This week, the intra-party fights took a turn for the worse, to the point that msnbc's Tim Noah said it looks like "the entire Virginia GOP is having a nervous breakdown." Jenna Portnoy reported yesterday:
The battle for control of the Republican Party of Virginia continued to rage this week with revelations of new discord between three prominent elected officials and a group of increasingly powerful conservative activists.
The conflict centers around a request from three of Virginia's Republican congressmen to state GOP leaders urging them to postpone a meeting last Saturday that was widely expected to feature a contentious showdown over control of party leadership posts.
I can appreciate why a dispute between congressmen and local party leaders over leadership posts may not seem important, but let's not forget that a dispute like this was a precursor to Cantor's stunning defeat earlier in the summer.
And given that Virginia is one of the nation's key swing states, the fact that its state GOP is suffering through "growing rancor and division," as the congressmen put it, may very well carry consequences down the road.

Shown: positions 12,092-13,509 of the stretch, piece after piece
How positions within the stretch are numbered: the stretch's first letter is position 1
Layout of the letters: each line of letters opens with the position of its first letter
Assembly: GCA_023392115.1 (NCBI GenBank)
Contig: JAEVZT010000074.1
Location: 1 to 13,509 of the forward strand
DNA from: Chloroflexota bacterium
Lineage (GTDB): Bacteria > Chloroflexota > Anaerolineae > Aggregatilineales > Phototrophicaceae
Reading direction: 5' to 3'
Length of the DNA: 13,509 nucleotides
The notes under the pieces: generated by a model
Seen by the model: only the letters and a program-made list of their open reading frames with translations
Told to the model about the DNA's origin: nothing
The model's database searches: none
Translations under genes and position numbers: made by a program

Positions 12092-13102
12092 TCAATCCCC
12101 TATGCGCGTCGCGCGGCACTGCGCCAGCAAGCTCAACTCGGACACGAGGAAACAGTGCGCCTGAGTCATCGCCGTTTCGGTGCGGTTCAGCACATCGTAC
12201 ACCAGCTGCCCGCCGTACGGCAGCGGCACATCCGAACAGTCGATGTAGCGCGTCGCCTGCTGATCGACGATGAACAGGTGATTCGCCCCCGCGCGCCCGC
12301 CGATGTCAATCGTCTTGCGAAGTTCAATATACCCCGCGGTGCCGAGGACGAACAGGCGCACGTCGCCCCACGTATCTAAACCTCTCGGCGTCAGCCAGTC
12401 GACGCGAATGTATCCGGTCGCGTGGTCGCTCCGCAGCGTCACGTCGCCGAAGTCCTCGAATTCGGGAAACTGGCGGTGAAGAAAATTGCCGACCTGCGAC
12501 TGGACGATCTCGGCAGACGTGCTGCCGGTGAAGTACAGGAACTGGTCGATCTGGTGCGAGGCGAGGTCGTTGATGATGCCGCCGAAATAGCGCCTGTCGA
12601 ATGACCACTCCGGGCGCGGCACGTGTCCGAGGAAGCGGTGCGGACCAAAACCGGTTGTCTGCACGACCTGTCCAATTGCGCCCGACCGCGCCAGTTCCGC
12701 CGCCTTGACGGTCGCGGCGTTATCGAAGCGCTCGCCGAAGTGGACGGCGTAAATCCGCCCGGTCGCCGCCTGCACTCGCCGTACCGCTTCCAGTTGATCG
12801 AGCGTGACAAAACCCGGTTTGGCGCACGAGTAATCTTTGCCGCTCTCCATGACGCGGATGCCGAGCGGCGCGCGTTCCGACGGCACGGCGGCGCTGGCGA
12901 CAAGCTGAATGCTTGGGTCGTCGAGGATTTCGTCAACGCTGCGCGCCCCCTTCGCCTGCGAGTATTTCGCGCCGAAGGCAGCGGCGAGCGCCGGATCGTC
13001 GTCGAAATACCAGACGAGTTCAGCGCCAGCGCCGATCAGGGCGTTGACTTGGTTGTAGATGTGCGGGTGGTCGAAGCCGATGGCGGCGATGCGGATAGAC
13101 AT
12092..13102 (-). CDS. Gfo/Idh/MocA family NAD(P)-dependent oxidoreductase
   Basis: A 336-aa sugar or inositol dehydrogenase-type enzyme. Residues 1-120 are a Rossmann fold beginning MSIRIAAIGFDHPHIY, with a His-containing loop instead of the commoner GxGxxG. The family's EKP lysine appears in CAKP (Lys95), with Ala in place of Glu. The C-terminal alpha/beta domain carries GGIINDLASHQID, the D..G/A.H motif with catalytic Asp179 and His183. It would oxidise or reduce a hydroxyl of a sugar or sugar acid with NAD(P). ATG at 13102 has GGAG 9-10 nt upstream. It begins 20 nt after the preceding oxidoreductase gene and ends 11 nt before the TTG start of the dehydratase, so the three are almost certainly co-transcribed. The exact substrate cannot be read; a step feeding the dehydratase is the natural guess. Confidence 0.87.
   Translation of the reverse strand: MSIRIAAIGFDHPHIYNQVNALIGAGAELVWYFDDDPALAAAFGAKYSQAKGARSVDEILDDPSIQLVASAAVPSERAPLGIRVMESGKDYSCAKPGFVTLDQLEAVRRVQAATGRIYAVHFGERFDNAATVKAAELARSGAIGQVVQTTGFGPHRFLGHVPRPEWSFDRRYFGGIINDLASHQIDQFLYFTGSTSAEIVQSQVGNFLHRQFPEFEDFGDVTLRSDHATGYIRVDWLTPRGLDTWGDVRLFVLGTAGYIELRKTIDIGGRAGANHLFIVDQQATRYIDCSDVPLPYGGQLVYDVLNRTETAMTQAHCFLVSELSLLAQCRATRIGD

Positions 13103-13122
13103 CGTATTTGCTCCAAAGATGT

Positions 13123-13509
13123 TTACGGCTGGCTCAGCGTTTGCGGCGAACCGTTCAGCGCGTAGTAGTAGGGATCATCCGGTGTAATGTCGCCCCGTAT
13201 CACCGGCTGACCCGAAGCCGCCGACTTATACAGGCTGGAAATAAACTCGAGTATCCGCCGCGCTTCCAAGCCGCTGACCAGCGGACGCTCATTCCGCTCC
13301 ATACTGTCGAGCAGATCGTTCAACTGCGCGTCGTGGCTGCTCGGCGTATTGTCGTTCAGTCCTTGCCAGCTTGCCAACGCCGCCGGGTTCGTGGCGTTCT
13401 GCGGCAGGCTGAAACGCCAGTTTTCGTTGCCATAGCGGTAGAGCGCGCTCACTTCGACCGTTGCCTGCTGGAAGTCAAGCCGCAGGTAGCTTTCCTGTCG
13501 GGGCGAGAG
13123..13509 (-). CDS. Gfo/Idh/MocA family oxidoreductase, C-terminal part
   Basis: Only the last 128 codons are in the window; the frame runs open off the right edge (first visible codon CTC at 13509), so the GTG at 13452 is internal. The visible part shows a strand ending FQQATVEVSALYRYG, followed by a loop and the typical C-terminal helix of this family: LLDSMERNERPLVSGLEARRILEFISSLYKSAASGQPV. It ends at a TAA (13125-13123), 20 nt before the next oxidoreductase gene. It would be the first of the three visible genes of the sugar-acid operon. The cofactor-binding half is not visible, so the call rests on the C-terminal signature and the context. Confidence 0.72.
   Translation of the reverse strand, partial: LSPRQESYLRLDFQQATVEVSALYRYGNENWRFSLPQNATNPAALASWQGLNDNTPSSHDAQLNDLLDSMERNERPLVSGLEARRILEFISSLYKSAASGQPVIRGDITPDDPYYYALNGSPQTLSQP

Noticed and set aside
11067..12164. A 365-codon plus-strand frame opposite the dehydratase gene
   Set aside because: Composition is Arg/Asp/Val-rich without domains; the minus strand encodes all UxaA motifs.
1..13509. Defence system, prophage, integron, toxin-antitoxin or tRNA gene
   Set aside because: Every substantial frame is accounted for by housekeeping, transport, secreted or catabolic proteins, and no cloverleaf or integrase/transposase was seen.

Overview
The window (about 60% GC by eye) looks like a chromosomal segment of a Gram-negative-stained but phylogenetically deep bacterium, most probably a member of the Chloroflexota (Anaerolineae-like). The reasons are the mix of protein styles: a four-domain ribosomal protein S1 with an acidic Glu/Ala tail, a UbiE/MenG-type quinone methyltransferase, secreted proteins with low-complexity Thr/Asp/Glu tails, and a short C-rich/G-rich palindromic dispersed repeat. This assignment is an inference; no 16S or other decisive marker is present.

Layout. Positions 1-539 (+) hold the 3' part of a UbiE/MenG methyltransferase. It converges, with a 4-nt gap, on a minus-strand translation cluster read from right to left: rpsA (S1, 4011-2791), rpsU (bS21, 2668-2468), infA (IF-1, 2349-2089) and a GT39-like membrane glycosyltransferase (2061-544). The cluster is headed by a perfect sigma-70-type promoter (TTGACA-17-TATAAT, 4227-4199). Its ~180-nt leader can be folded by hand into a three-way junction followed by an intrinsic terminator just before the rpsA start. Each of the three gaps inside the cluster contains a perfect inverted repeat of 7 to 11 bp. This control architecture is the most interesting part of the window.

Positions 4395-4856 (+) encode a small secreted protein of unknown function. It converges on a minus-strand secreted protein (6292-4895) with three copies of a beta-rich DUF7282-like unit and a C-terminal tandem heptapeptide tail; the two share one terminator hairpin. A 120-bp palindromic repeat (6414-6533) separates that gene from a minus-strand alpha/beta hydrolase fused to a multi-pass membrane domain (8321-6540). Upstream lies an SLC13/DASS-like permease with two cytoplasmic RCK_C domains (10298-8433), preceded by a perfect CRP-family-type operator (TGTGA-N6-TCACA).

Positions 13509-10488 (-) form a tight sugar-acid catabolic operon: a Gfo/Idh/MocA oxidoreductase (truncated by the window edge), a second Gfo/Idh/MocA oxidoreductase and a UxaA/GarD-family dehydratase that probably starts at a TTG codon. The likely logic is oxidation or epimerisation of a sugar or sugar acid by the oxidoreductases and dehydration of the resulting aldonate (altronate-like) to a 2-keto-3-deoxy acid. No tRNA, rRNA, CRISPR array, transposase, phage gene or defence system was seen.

As of a few months ago, the U.S. Senate race in Arkansas, one of the nation's most competitive contests, looked fairly predictable. On health care, incumbent Sen. Mark Pryor (D) would generally avoid the Affordable Care Act, while Rep. Tom Cotton (R) would run far to the right, base much of his platform on destroying the law, and promise to eliminate benefits for millions.
As of this week, those expectations have been shaken up rather dramatically. Indeed, what's playing out in Arkansas is emblematic of the changing nature of the debate everywhere.
Pryor, for example, supported the Affordable Care Act that has helped Arkansans enormously, and as Greg Sargent reported yesterday, the conservative Democrat is no longer afraid to tout his record.